When I'm dropped off, no one is home. However, my adoptive mother has left me a note declaring that it's Mother's Day in case I wasn't aware. If I had been older, I would have read the under currents of this note to realize I was already in trouble, because I simply wasn't there when Mother's Day started. But instead, I start looking for supplies to make a gift for my adoptive mother. I had decided that I would paint wooden plaque with a poem I had started to compose in my mind at Walgreen's. I'm sure I was inspired by all the Hallmark cards in the store. I rummage around in the garage, in the wood scrap pile looking for something suitable. I had envisioned something roughly the size of a sheet of paper, but the wood pile was mostly full of 2"x4" scraps. In the end I settle on a 2"x4" scrap that is about 12" long, and I know I can make it work. It has some rough edges, and I rummage around for sand paper and I sand down the rough edges.

Fruits of labor

Being a creative child, I start drafting out my concept. Using pencil I write the poem, draw where the flowers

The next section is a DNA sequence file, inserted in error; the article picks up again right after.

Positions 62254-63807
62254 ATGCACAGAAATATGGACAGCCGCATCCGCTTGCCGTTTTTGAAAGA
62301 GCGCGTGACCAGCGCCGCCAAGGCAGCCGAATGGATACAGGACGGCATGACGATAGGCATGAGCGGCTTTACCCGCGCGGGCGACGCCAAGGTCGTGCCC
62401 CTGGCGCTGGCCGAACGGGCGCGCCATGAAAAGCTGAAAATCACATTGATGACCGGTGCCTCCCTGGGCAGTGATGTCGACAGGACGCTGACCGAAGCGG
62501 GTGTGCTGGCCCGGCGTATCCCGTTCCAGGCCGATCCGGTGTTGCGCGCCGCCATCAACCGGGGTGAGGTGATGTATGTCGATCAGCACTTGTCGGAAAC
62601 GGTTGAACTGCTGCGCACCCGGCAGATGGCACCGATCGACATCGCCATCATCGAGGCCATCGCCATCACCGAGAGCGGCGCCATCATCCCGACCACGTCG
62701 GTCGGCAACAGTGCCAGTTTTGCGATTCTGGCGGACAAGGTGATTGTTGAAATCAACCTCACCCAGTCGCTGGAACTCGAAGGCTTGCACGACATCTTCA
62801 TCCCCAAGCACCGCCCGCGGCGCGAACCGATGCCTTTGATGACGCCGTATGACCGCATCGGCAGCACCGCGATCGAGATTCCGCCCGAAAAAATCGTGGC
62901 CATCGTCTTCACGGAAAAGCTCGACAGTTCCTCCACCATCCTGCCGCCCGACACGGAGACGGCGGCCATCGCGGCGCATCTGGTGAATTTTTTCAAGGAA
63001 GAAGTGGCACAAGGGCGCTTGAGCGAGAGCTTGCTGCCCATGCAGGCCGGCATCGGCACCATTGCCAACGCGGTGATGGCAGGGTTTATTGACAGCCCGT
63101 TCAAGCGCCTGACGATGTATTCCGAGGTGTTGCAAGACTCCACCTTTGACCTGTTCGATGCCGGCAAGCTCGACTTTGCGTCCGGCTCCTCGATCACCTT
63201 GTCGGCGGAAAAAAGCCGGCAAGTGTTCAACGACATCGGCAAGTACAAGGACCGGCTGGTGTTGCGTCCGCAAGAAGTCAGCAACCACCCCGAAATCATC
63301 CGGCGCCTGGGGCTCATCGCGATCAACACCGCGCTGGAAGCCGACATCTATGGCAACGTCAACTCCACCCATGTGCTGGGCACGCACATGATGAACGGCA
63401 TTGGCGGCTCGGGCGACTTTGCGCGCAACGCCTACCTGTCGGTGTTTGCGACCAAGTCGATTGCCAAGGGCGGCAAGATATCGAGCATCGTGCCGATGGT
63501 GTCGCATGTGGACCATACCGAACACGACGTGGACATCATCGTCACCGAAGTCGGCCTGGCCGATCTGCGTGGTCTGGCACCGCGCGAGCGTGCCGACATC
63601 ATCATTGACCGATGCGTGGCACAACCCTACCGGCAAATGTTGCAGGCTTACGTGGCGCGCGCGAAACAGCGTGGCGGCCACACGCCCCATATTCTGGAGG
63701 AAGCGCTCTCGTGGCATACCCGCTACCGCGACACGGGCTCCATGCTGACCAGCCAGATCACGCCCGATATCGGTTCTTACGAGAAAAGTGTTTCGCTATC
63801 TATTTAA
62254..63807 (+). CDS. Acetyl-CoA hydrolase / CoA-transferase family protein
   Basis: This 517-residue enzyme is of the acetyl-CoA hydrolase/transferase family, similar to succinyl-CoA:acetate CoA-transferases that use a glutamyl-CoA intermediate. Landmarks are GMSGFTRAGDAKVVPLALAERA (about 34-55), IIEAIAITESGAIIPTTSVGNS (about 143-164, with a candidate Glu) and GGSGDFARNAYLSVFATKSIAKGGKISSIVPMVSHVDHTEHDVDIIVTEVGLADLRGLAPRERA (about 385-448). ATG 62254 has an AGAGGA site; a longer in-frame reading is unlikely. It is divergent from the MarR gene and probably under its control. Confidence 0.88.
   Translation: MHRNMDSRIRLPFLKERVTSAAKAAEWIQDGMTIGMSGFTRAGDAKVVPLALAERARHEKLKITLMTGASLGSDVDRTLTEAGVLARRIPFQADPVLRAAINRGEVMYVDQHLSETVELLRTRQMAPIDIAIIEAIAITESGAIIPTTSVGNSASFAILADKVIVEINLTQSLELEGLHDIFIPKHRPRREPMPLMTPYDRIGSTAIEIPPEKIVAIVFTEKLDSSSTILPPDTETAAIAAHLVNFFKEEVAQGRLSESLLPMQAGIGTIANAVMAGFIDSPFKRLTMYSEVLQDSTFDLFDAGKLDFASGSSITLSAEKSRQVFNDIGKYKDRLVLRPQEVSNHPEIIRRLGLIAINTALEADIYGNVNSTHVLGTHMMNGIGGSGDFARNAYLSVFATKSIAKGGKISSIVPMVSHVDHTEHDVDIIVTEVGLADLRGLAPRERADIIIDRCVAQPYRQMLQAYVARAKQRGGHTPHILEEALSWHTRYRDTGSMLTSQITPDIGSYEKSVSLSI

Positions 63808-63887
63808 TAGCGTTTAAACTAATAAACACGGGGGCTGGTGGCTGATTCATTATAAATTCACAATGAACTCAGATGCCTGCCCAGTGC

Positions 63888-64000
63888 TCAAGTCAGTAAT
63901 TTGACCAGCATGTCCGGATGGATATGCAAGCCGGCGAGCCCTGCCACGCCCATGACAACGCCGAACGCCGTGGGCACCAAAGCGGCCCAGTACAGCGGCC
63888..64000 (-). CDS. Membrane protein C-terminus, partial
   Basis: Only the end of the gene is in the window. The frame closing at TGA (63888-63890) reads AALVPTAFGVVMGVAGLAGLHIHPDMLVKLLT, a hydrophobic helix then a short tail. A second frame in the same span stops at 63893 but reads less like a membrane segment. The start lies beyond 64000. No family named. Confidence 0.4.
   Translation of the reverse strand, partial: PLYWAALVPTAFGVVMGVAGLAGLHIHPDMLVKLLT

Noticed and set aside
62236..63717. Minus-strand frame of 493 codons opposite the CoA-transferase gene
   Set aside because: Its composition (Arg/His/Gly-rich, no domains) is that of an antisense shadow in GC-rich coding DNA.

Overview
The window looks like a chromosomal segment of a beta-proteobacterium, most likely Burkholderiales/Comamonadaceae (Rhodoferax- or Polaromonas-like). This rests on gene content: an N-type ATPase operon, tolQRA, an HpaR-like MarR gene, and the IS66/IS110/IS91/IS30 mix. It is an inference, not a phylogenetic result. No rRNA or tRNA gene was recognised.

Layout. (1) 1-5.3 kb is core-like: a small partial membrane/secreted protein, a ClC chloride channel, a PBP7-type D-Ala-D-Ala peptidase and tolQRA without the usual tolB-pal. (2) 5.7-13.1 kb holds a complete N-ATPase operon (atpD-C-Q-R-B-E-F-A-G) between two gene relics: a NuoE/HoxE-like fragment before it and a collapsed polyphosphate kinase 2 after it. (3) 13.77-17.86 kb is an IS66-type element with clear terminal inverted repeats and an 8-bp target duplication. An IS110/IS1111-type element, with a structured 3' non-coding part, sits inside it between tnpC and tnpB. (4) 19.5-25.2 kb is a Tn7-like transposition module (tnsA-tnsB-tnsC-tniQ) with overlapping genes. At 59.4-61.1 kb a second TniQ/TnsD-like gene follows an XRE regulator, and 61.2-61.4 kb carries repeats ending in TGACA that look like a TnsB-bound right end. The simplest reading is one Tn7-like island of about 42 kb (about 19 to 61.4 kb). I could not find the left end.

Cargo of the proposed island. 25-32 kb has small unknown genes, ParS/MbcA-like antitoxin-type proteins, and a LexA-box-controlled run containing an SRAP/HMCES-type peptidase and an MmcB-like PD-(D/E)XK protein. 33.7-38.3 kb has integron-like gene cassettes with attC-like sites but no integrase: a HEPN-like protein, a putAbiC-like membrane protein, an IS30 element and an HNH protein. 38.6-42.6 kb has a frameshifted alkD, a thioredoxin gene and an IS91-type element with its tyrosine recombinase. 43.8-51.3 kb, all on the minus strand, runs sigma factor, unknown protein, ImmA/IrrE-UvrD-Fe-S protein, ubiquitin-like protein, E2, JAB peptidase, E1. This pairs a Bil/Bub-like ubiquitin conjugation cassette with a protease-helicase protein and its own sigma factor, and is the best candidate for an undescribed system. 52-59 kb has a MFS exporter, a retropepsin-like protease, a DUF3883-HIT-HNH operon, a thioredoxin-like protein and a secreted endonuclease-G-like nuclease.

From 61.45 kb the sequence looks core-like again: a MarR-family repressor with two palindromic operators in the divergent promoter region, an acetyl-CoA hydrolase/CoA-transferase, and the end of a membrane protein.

will go, then mix the paints and start to decorate my 2"x4" length. Through trial and error, I realize that red lettering and border with white/red flowers and green vines/leaves will look the best for my project.  I take my time, being careful to make this look as good as possible, hoping that my creative labors will transform this length of 2"x4" and please my adoptive Mother.  Of course I make over-the-top declarations of  'how much I love" my adoptive mother on the wooden plaque. While the paint dries, I pull out construction paper and start making a card for her. I cut and create paper tulips, and glue them to the front of the card. I am really pleased with my efforts, and I'm sure that my adoptive Mother will appreciate my artistic labors.

A Crappy Piece of Wood

As I double check to make sure that the paint is dried on my plaque, and see if the glue is dried on my card, I hear my parents arrive home. I am really excited at how well my home made gifts have turned out. With not much time, and limited supplies I really feel like I've pulled off something special. I'm excited to give my home-made gift to my adoptive mother.

I come downstairs, find her and ask her to sit down while I go get my gift.  I come back down with my card and gift which aren't wrapped, as I really didn't have any time to considering searching for wrapping paper. I had her the card first, then the gift once she is done reading it.

I'm not prepared at all for her reaction, and now as a 44 year old, I'm still shocked by it.